We need to put an end to this farce right now

Steve's baby daughter made amazing progress this week, or so his wife thought

STEVE CANAVAN: It was a lot of rattle over just a little roll

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It’s fair to say that seeing Portsmouth’s political leaders having a go at each other is an unedifying spectacle.

Were it only a one-off, part of the hurly-burly of political debate, it might be something where we could look the other way.

But in recent months the tit-for-tat political one-upmanship between current council leader Donna Jones and former leader Gerald Vernon-Jackson has become simply embarrassing.

First of all we have Cllr Vernon-Jackson saying the new council regime is ‘run on fear’.

Then, in response to the Lib Dems revealing she had spent £6,000 revamping her office, Cllr Jones tweeted about ‘Gerald Vermin-Jackson’ – hardly the kind of thing you’d expect from political leaders in the city.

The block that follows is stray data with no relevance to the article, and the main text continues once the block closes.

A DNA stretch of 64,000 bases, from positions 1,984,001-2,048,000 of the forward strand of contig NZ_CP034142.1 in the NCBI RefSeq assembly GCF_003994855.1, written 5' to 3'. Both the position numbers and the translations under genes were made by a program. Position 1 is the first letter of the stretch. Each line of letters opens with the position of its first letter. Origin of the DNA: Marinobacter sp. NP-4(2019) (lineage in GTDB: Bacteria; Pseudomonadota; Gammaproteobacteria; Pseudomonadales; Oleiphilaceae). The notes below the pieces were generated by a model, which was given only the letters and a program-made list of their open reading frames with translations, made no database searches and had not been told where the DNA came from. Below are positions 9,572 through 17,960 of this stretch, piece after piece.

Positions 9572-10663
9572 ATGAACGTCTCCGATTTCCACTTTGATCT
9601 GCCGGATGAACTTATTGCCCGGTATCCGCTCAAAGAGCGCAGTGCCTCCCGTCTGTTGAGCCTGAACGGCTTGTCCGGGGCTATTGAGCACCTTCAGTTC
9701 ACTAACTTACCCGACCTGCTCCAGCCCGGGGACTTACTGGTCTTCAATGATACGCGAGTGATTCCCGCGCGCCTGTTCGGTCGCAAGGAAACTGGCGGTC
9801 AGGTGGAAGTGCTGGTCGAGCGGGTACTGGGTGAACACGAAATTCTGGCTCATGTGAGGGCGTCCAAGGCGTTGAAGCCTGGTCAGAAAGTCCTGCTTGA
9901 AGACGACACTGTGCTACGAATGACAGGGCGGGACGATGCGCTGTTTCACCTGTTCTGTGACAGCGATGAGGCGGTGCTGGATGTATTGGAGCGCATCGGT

The latest spat is the icing on the cake. Cllr Jones reads a comment from a report about why pubs are failing and Cllr Vernon-Jackson takes it out of context and pillories her for not backing small businesses.

It would be laughable were it not so serious.

These are the people leading the parties making the big decisions about what’s happening in this city. They have a huge budget at their fingertips.

And yet seemingly they can’t resist the urge to take sly digs at one another, whether through the pages of The News or – more likely – on Twitter.

So today we back the Taxpayers’ Alliance in its view that we need to put an end to Punch and Judy politics.

It does no-one any favours, whether it’s the rowdy embarrassment that is Prime Minister’s Question Time in Parliament, or these two fighting it out on social media.

It’s a view supported by former city MP Syd Rapson, who echoes the Taxpayers’ Alliance comments by saying: ‘There are far more serious things that need attention than name-calling.’

He’s right about this war of words. To paraphrase Mr Punch, we say to Cllr Jones and Cllr Vernon-Jackson ‘that’s not the way to do it’.

Let’s hope this is an end to what’s been a pretty poor episode in the political life of the city.